How A Dark, Disturbing Secret Led Me To Cut Myself Off From My Rich Family
Disclaimer: Names in the story have been changed, to protect those involved.
I grew up extremely privileged. Think 13 years of private school, a vacation home, four years of out-of-state tuition paid for 100% by my parents with no financial aid or loans. I became an authorized user on my dad’s platinum Amex at 15; the youngest possible age at the time (it’s since been lowered to age 13), and proceeded to charge thousands of dollars each year on nearly daily Amazon packages full of things I’d bought on a whim and all but forgotten about until they found their way to my doorstep two days later. I received a white BMW coupe for my 16th birthday — well, actually I received it a month or so before my birthday so that I could get a little extra practice in before starting driving lessons.
Even when I graduated from college and began working at a job that pays more than many of my peers, I was still receiving supplemental income from my dad that amounted to more than an additional paycheck each month. This arrangement allowed me to enjoy all that NYC had to offer: $80+ dinners at the hottest new restaurants almost every Friday and Saturday night, $35+ boutique fitness classes multiple times per week, my own room with real walls (a rare luxury in the big city) in a building equipped with a doorman, etc. ALl while putting away thousands of dollars each month toward my Roth IRA, other investments, plus a high-yield “rainy day fund” savings account because no matter how much I spent, my checking account never seemed to dip below several times my monthly expenses.
Seems like a pretty good deal, right?
But over the last 10 years or so, my family life has imploded.
While I’ll save the details for another time, a few months ago I found out some pretty disturbing information that has caused a seismic shift in the way I think about my relationships with the members of my nuclear family. Although these issues had been present for many years, it was not until this crisis that I truly woke up to how much the constant chaos and drama was hampering my ability to live a happy and peaceful life. I realized that I was so deeply enmeshed in their lives that I had wasted much of my college years and early twenties being miserable. Luckily, I found support in a group for people who have experienced similar family dysfunction as I have. In this group, I learned that I could not change or control anyone but myself. With this new perspective, it became clear to me that all of this “free” money actually came at the expense of my emotional and developmental well-being.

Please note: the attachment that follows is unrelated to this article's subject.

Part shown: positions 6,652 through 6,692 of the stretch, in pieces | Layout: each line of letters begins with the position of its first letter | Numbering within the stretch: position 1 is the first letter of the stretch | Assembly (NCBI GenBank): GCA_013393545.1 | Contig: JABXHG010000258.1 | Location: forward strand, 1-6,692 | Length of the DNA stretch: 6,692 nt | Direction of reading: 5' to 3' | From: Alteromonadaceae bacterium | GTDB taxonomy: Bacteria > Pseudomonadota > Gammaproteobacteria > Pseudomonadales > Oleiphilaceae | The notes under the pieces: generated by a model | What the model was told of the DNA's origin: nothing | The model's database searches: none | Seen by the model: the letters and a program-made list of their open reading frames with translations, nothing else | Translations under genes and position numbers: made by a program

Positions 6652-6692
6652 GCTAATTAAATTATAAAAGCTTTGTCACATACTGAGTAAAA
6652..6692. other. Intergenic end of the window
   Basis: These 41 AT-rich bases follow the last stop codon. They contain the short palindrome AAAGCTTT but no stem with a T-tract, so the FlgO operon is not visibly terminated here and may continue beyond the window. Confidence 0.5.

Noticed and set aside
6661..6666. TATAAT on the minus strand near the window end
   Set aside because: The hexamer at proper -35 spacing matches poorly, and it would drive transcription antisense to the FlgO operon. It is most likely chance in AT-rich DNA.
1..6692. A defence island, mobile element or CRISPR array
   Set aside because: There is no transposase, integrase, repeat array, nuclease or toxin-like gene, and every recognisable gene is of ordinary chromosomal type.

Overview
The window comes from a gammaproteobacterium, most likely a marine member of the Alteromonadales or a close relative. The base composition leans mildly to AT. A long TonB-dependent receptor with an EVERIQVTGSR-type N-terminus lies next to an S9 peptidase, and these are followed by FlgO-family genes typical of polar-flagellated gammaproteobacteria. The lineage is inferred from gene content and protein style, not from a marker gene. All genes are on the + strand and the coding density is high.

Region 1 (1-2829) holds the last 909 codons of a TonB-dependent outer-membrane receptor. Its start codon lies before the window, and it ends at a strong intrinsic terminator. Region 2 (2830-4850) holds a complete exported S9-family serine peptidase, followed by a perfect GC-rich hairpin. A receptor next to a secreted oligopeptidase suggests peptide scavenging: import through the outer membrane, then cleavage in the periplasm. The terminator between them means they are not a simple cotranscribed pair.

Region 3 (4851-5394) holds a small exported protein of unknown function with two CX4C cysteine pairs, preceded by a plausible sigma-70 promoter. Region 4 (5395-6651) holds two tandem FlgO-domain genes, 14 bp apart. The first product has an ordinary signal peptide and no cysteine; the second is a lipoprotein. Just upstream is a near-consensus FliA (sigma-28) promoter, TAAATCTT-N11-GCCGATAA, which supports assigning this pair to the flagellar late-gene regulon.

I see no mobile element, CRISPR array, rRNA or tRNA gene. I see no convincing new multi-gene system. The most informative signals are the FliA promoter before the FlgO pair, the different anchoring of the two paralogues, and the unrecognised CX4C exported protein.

It became clear to me that all of this “free” money actually came at the expense of my emotional and developmental well-being.
Though my dad never expected me to pay him back in dollars and cents, I felt a deep compulsion to reciprocate costs through my time and attention, even when his behavior was distressing to me. It didn’t matter that we had gotten to a point in which nearly every time we spent even an hour together, it ended with me sobbing in my car on the drive home, because just two weeks earlier he bought me that same brand new car completely out of the blue.
Thanks to the help of a support group, and some serious self-reflection, I recently realized that living with such a plush financial safety net had robbed me of my sense of self-efficacy. Slowly and without noticing it, I had convinced myself that I too was incapable of living without help — from him, and one day, my own husband — who would make sure I never went too long without a new phone or vacation to some far-flung destination. By accepting his money, I was depriving myself self-reliance and the inner confidence that follows. I felt developmentally stunted, and realized that I could not grow into a fully-functioning adult if I never learned how to make tough financial choices. Moreover, this arrangement was only delaying the inevitable reality that I would surely face when I was one day “cut off,” and I came to the conclusion that it would only make it harder for future- me to cope if I didn’t allow myself the chance to adjust on my own terms.
I was incapable of living without help — from my dad, and one day, my own husband — and I felt developmentally stunted.
To reiterate: I am well aware that I am only in a position to turn down this “free” money because I have benefitted from a system of privilege that puts wealthy, white people at a disproportionate advantage at every turn. I have no debt from college and have the safety net of that “rainy day” fund I was able to build up while I was regularly receiving surplus cash each month. I realize that even without this supplemental income, my job at a large corporation pays me enough to pay my bills and while maintaining a relatively similar lifestyle — albeit with less regular travel and fewer dinners out — but I’m not in any immediate danger of not being able to put food on the table. And I know that I likely have this well-paying corporate job because I had a world-class education, which not only provided me with the academic foundation to pursue my chosen career path but also the cultural capital to successfully navigate the recruitment process. This only scratches the surface of the privilege I’ve inherited, and I won’t pretend otherwise.
There is no shiny new gadget that is worth my self-esteem.
With any significant change brings with it a new set of challenges. With these last few months of financial independence under my belt, I know now that I am fully capable of handling whatever comes my way. Ultimately, the feeling I got when I told my dad to please stop sending me money, and shredded that platinum Amex that had held a spot in my wallet for nearly a decade, showed me that there is no shiny new gadget that is worth my self-esteem.
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